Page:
CBC Digital Archives CBC butterfly logo

CBC Archives has a new look: Please go to cbc.ca/archives to access the new site.

The page you are looking at will not be updated.

Five basic exercises for fitness in 1961

The Story

In 1961, tired and listless Canadians head home after work to plop down in front of the tube. Royal Canadian Air Force to the rescue! The RCAF has developed 5BX, a set of exercises sure to give the nation twice as much energy. For years, the RCAF has used the 11-minute-a-day regime to get into shape no matter what the locale. 5BX has six levels and combines a series of strenuous exercises like running, squatting and pushups.Champion athletes use level six and housewives get an extra minute in level one. On CBC Radio, Wing Commander J.K. Tett says after two weeks you're bound to have a "pretty stiff workout."

Medium: Radio
Program: Assignment
Broadcast Date: Aug. 16, 1961
Guest(s): Wing Commander J.K. Tett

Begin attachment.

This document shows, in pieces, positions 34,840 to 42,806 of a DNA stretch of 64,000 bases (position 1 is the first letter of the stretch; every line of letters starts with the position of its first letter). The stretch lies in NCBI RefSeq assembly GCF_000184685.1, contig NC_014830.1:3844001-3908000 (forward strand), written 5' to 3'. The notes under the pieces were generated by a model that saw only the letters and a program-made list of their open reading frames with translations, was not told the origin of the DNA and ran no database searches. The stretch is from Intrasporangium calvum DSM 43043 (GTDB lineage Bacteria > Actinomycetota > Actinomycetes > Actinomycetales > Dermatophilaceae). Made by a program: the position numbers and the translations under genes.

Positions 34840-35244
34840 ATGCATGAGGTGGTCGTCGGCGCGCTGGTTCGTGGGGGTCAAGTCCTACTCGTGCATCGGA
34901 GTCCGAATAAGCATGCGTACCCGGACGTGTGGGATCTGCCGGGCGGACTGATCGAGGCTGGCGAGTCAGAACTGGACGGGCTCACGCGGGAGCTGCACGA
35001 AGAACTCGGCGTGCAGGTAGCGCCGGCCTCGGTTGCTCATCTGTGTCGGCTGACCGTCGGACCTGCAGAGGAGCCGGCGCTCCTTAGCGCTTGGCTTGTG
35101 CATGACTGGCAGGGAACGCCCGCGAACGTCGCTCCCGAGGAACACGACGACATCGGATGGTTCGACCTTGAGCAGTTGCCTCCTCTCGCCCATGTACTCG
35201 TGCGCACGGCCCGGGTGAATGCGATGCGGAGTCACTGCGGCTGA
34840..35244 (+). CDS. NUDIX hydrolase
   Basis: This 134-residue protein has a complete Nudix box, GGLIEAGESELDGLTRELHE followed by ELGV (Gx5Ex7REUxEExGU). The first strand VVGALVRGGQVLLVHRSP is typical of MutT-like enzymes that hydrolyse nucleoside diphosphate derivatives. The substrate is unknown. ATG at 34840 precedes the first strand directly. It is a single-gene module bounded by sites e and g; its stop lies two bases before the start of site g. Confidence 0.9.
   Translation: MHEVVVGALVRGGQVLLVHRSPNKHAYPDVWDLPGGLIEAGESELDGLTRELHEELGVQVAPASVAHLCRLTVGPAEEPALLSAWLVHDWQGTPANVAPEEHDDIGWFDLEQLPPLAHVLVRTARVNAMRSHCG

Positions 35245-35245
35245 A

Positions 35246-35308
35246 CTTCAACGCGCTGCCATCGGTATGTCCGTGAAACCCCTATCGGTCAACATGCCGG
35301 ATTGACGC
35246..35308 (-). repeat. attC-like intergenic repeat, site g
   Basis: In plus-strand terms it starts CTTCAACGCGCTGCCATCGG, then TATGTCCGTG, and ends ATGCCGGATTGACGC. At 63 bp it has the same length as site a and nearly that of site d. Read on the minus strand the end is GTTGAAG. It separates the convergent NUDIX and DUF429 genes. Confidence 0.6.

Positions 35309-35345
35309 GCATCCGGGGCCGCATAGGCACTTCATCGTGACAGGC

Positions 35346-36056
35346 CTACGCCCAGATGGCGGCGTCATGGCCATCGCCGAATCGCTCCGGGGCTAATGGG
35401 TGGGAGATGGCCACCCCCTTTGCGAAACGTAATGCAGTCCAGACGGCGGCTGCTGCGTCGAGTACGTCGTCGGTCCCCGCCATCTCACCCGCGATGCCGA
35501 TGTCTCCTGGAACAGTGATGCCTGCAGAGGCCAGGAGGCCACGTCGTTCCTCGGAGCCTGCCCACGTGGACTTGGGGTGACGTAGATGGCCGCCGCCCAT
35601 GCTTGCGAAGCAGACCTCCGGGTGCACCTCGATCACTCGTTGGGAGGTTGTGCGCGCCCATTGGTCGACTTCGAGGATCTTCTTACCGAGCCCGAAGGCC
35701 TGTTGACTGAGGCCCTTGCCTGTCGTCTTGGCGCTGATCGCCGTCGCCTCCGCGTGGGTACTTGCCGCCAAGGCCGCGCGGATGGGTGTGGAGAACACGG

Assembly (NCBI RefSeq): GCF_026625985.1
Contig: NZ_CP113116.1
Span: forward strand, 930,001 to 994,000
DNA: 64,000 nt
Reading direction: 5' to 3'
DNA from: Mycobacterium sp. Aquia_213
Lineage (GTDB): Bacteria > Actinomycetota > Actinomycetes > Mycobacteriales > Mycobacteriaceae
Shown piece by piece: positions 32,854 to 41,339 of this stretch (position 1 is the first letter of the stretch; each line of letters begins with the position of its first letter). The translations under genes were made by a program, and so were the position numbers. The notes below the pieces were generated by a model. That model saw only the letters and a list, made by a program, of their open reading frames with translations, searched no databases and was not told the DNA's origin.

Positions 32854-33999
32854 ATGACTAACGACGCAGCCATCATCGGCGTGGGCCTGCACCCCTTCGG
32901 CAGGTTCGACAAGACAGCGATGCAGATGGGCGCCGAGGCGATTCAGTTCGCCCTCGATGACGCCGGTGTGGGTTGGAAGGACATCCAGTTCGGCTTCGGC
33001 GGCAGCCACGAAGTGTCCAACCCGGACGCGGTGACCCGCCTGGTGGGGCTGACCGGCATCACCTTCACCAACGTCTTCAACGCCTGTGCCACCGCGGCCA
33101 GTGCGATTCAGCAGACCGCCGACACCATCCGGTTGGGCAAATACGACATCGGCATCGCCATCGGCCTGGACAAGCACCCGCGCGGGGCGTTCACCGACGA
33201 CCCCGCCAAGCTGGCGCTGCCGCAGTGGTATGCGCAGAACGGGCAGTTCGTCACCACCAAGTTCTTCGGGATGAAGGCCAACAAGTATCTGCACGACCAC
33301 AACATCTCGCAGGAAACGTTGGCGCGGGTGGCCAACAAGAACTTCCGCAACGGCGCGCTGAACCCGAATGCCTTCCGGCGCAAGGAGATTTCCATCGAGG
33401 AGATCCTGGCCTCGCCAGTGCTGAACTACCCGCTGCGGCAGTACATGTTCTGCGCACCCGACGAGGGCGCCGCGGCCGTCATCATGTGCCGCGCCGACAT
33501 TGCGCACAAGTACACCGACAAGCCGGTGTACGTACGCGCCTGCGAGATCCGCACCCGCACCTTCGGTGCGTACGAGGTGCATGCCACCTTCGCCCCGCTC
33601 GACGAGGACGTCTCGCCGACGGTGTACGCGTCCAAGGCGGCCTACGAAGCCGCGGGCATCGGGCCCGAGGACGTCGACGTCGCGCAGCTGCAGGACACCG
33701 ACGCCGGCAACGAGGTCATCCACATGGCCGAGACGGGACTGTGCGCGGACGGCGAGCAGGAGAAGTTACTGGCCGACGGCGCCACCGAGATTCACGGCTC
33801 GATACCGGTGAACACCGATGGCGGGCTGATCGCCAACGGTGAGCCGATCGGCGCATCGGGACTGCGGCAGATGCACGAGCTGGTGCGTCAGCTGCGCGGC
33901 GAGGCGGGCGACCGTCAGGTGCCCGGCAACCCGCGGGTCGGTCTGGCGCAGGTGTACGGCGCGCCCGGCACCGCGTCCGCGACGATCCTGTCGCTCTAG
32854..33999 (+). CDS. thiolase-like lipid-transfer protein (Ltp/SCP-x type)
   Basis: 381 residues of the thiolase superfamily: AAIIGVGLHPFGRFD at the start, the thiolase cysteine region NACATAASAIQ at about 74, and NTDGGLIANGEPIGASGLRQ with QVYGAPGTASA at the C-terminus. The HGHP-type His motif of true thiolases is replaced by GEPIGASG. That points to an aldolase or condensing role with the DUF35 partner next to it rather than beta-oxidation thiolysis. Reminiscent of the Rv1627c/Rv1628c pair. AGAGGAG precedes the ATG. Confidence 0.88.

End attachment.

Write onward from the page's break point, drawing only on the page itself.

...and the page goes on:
Host: Maria Barrett, Bill McNeil
Reporter: Clel Bryant
Duration: 5:29

Did You know?

. The federal government's first fitness initiative was researched in the 1950s by the RCAF. It resulted in the 5BX program.
. The program became famous worldwide. Even Prince Philip, the Duke of Edinburgh, regularly performed the exercises.
. The intensity of the exercises varied from level one to six. In the most complicated level, a person scored an A+ for performing many repetitions of five complicated exercises and a one-mile run in 11 minutes.

. The RCAF changed its name to the Canadian Air Force in 1968.
. According to the Canadian Air Force website, the Forces no longer use 5BX. The unsupervised exercise program was later considered dangerous and became invalid with advancements in physiology.


Getting Physical: Canada's Fitness Movement more